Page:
And many of them thought in a very honest way, well, this looks like my country.
But there were also some people who were offended, who didn't want the game to be advertised on their platform."

"How do you feel about that?
Yeah, I understood.
I was not surprised, in fact, by that.
So I know we were going on the political side, and that would create some big reactions."

"And in fact, I loved it.
I was like, OK, it's going to happen for sure.
And like I said to the team, I prefer that we make a game that people react to it.
Either they love it or they hate it."

"Instead of doing something in the middle that nobody cares about, and it's just like invisible.
So it's all about like, yeah, if you have people who will really, really love it, and that's more important."

"And don't be affected too much by the people who hate it.
But still, we have to listen to them, because there are some very important information to that.
And so it's really a good adventure."

"And yeah, the funny thing is that like Facebook, you know, they banned our advertisement.
They didn't mention any platform.
Yeah, to be political."

"The funny thing is that it was even robots like AI, you know, they try to analyze your ads.
I was like, whoa, I discovered that AI analyze things and remove it.
I was like, whoa, this is quite weird, you know, in our world."

"But at the end, they allowed us, when we said, no, no, this is just a video game, please can you put this advertisement.
They just did it.
But it shows something about the society now."

"It's a lot of AI are doing a lot of things.
We're getting there.
It's a little bit creepy and disturbing.
Another game that touched my heart personally was Valiant Hearts."

"It really does still today.
So how do you feel looking back at that project, which I think you then did much bigger projects coming from that one.
So how do you feel about that one, which scale was smaller to the beautiful graphics and the way you told the story from two sides?
Yeah, but for me, it's really my heart project."

"It's a very specific project because of the family connection.
I was very inspired by my great grandfather's story at war.
And so this one was a very, very personal project.
And it's still a bit emotional."

"And it's good to share that and to see that people really feel it.
And they discovered that war is not what war is supposed to be sometimes.
And now with the new war that you can see more on TV now, they realize also that, yeah, you still have trenches."

"It's the same.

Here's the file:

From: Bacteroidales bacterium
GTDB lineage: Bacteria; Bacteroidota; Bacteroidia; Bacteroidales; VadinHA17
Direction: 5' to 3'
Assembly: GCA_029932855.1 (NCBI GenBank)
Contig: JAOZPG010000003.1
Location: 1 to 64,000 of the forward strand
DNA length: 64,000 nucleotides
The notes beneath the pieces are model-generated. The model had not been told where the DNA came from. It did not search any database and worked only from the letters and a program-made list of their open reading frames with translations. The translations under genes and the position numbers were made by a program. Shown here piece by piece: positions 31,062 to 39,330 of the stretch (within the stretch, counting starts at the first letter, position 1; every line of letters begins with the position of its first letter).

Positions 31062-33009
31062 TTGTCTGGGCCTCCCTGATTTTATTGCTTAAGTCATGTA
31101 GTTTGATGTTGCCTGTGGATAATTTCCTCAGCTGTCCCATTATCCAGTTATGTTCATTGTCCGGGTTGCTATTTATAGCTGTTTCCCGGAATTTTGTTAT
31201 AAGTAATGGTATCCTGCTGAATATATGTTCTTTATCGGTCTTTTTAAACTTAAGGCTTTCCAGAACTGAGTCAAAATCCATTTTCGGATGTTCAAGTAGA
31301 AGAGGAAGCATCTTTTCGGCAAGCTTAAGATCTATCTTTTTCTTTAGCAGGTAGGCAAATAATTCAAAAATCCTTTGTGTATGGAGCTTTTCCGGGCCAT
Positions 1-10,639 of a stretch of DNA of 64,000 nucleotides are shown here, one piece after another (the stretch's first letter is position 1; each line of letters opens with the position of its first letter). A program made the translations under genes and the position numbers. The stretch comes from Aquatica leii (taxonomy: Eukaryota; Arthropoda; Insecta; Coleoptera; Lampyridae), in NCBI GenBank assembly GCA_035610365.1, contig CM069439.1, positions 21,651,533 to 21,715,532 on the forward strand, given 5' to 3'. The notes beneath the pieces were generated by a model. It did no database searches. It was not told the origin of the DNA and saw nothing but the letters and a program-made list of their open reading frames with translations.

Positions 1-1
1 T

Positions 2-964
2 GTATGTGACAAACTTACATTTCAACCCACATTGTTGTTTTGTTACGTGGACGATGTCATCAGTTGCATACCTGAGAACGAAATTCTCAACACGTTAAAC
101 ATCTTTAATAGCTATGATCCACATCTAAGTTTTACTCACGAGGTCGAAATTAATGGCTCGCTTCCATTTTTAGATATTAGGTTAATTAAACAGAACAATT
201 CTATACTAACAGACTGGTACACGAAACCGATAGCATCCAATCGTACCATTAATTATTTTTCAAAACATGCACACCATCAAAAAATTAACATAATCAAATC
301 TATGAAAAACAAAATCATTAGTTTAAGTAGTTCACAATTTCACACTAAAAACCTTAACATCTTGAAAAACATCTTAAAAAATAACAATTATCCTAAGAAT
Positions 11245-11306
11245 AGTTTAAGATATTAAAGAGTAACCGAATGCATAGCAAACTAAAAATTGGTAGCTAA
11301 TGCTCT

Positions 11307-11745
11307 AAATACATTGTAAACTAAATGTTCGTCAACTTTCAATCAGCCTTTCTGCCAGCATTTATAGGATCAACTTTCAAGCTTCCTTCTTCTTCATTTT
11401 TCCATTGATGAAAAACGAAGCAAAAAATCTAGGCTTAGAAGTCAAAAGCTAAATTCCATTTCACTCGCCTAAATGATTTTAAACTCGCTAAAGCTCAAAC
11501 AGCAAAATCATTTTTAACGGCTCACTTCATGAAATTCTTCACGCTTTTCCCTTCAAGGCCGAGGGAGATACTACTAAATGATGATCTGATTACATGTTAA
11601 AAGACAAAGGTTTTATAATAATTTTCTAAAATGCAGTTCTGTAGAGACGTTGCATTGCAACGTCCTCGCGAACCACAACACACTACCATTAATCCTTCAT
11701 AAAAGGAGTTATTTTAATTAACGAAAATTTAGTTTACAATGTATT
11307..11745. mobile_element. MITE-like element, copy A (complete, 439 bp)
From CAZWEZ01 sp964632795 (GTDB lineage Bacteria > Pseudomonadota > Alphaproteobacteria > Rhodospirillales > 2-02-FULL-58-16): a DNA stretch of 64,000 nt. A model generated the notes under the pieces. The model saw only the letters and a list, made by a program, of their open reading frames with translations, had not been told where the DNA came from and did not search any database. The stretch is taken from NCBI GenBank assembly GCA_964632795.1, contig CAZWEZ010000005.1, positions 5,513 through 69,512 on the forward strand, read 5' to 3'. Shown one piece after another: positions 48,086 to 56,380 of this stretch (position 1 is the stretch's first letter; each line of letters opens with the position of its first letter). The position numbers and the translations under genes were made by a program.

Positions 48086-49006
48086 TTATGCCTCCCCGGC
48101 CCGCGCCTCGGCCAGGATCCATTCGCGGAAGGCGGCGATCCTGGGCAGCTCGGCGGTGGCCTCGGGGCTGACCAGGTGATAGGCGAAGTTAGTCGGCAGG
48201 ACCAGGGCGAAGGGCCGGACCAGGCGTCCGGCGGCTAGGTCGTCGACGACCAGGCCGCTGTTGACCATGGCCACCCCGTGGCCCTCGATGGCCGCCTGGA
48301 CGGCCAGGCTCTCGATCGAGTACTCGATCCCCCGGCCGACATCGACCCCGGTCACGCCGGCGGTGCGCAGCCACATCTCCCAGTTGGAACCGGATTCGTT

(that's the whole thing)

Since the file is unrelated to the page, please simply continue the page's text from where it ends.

You know, you have this famous thing that war never changes.
And it's still the same.
Even though the weapons are more modern, it's still trenches and stuff and people dying for nothing."

"So I am really happy that this game could be there and that people could really discover other side of the war with that game.
And I think it still remains the game that really changed the way I wanted to make games also.
That's amazing."

"And I remember the dog, of course.
Everyone remembers the dog.
And you see, there's been this trend about petting the dogs and petting animals in video games.
So you were one of the first."

"We had that before the trend.
Of course, you were before.
But there were other games, of course, perhaps not the very first one, but you were there.
Fable was there also."

"So how do you guys think about the dog as a role and as a character and the sort of love both sides would show to the dog?
For us, it was very important to have an animal because it's obvious that the animal has no political side, nation, whatever."

"It doesn't care.
And so that's good to have this as a proof of this is silly.
Like, look at this dog.
It doesn't care if he's on this side, the German side, the French side."

"It really doesn't care.
So this is good to...
It's almost a kid way to show that this is...
And that's why also in the 11-11, the other game I did, you know, about World War I, we even put..."

"There was two animals, a cat on one side and a bird on the other side.
And we wanted them to cross each other.
Same to make the link between the two sides and say, come on, this is so silly."

"Look at those animals.
They really don't care and everybody loves them.
Yeah, that's great.
Closing one."

"What can we expect from Digic's art next?
I cannot tell too much.
Some animals.

"Some beautiful art.
Crazy storytelling.
The funny thing is that we had very good friends in Montpellier who did, you know, Stray, the game with the cats."

"I'm allergic to cats, but I know...
So, yeah, it's funny that it's from the same city and it's our friend.
So, yeah, no, maybe not animal.
I don't know."

"You know, it's hard to animate animal.
But, you know, it's...
We're going to go in more narrative, in more complex, because like we did for RUN96, we wanted to have innovation, something really, really new."

"And right now we like challenges, so we're going to have more challenges with new mechanics, trying to see what we can do in new narrative space.
But also not only narrative."

"I don't want to stick, like, you know, only on narrative.
I'm afraid of the telltale experience.
Like, you know, after a while, you just do the same type of game again and again, and obviously it's going to collapse."

"It requires more action and more...
Yeah, so that's why we really want to put more gameplay for sure inside.
And so now it's more finding a good balance of great and deep gameplay and still narration, because we like to tell stories."

"And art.
Yeah, yeah.
But not just narrative games, for sure.
We really want to tackle both together.
When, more or less, can we expect to learn more from you?
Well, it takes time, you know, to make games."

"And more and more.
And the more ambitious is the next game, the more it takes time to find.
It's like research.
So to find, to make a lot of prototypes, play tests, see what works, what doesn't work."

"And it's an iterative process, as you know, making games.
So right now, today, we really don't know when it's going to come out.
It could be two years, three years.
All right."

"We'll see.
Looking forward to learning more about DigiXart.
Thank you so much for your time."

"Thank you.
Thank you very much.
Thank you."